The Machine, Keswick Theatre, Glenside, PA – 6/12
As the lights fall on a packed to capacity Keswick Theatre, in the historic Pennsylvania village of Glenside, The Machine, arguably Americas best Pink Floyd tribute band, emerges underneath the psychedelic lights beginning to take life with their dazzling displays of color and motion. Simultaneously, the seating lights dim, and the slow but steady heartbeat of Speak to Me invades the cacophony of an audience busy searching for seats, and far more pressingly, cup holders for their beer. The opening cut of The Dark Side of the Moon met with a thunderous applause, as Joe Pascarell, the main vocalist, guitarist, and de facto leader of the troop, begins the journey of helming his band through the entirety of four epic works by the forefathers of auditory psychedelia.
Dark Side proves the most precise of the evening, inducing personal moments of wonder if perhaps the album itself was playing over the speakers. Rest assured it was The Machine, more than just flawlessly replicating the sounds of the original tunes, but also themselves imbuing this major work of Pink Floyds canon with their own interpretations. Pascarell, whose voice was almost indistinguishable from David Gilmours, however, proved more adventurous with his guitar, taking liberties throughout key solos in Time and Money, though never at the exclusion of key notes and fan-favorite runs first penned by Gilmour.
Exploring further through the following album, Wish You Were Here, Shine On You Crazy Diamond (Part 2) would evolve into a purely Machine jam. It presented the first true glimpse of the band that lay just beneath the Pink Floyd veneer, and warmed my jambandian heart. To the purists in attendance, however, the rest of the album remained true to form, including the intangible personality that filled the original Pink Floyd numbers. The ominous swirl of Welcome to the Machine was aptly provided for by Scott Chasolens shape-shifting keys, constantly adorning different personas as called for. The forlorn, singularity of Wish You Were Here, was captured by Ryan Ball, the bassist dawning an acoustic for the numbers opening measures.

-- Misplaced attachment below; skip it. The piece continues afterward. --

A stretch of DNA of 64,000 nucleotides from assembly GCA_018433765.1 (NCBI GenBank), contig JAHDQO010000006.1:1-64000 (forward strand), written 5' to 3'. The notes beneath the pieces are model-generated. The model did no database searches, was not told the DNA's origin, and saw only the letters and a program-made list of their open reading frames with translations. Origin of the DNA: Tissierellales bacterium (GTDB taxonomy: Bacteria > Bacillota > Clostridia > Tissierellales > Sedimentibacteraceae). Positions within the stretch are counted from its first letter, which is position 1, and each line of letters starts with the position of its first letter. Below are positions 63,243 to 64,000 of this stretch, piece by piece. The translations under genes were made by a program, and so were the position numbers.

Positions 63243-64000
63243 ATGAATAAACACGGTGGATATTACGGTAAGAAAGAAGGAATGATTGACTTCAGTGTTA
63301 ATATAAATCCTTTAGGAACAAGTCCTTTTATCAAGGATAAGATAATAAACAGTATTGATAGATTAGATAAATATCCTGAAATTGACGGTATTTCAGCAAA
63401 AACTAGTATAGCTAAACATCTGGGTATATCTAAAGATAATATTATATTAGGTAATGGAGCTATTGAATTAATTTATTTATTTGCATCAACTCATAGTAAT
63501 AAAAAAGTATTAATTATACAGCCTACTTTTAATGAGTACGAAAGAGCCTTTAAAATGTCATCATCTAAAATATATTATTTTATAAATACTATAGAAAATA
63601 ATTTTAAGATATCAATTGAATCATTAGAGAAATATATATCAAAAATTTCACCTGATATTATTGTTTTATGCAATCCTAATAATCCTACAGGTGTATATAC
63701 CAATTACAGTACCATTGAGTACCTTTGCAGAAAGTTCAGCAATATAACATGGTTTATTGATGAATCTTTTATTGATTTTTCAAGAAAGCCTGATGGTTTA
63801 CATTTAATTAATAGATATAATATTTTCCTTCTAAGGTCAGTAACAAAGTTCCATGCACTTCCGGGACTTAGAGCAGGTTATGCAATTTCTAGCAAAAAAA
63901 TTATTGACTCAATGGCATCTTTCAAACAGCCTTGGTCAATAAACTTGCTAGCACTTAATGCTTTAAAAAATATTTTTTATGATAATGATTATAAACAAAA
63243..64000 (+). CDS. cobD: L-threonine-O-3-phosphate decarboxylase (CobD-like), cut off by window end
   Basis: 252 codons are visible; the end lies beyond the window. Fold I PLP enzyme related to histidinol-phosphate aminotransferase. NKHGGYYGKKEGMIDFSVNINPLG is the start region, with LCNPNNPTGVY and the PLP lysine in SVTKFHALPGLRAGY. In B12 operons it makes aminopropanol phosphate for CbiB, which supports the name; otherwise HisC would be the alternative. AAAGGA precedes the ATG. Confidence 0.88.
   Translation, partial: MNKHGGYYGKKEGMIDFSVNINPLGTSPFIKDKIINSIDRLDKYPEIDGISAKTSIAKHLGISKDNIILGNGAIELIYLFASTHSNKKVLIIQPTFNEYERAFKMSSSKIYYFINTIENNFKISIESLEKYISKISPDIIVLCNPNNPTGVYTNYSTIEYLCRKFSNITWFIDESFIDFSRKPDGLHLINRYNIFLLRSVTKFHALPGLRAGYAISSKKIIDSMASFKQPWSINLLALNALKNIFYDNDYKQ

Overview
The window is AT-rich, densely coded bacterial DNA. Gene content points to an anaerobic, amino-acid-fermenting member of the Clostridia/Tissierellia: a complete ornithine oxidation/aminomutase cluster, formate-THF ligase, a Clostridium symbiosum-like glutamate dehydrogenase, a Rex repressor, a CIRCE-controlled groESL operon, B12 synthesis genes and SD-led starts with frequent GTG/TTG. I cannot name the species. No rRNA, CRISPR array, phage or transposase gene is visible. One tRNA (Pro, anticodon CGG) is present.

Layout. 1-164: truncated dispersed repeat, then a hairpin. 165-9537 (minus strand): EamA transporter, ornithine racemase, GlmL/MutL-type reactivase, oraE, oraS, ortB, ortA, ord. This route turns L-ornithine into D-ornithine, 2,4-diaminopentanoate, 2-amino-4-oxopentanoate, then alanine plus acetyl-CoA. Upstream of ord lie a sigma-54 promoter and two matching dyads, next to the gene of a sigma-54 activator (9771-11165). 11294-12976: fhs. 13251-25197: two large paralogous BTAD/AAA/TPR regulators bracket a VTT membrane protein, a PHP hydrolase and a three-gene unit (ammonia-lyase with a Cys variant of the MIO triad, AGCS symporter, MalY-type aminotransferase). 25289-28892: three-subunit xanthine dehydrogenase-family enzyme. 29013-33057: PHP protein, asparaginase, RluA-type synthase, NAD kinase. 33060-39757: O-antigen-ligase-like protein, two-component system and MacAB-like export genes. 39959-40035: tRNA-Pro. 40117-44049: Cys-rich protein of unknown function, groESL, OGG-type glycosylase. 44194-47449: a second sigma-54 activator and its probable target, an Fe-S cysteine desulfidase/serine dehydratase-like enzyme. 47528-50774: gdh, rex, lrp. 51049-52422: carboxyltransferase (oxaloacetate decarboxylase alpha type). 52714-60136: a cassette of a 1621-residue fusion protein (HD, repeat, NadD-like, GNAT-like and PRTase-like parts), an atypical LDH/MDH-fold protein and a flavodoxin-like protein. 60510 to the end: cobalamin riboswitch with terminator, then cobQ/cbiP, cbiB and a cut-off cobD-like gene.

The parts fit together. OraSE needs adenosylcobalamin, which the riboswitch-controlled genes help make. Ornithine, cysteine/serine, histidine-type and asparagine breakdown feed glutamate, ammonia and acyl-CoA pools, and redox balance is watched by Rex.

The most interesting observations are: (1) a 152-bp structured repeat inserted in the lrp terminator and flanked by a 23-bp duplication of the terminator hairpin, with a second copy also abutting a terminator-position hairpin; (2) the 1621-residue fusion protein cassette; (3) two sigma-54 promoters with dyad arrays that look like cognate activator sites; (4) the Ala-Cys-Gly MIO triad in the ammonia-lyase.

But on Animals, the band stumbled, running into technical difficulties on the epic, Dogs. Just as the song builds to the point of intolerable tension, usually released by a single note of serrated guitar, Pascarells distortions cut out, instead unleashing an anemic squeak. It was the stuff of talent show nightmares, and rather jarring to the overall mood of the album, if not the evening. But upon return, with difficulties corrected, Pascarells guitar tone was set to such a savage notch, that all was forgiven within moments of playing that sublime note at the very core of Dogs, even compelling the audience to their feet with a renewed excitement.
The evenings greatest moments included a band wide peak during Sheep, which proved so dripping with rockdom as to conjure the very presence of the band adorning so many of the authentic Pink Floyd tour shirts worn by the largely middle-aged audience. Equally as transcendent, was an astonishing performance during The Great Gig in the Sky, which featured a female vocal lead that, at times, surpassed the original laid down by Clare Torry, and proved utterly deserving of the theatre wide standing ovation it received. Finally, an encore in which The Machine played the marathon, 20 min Echoes, provided, perhaps, a less familiar bit of Pink Floyd to listeners surprised to find they, in fact, hadnt heard it all before. Welcome, my friend, to The Machine.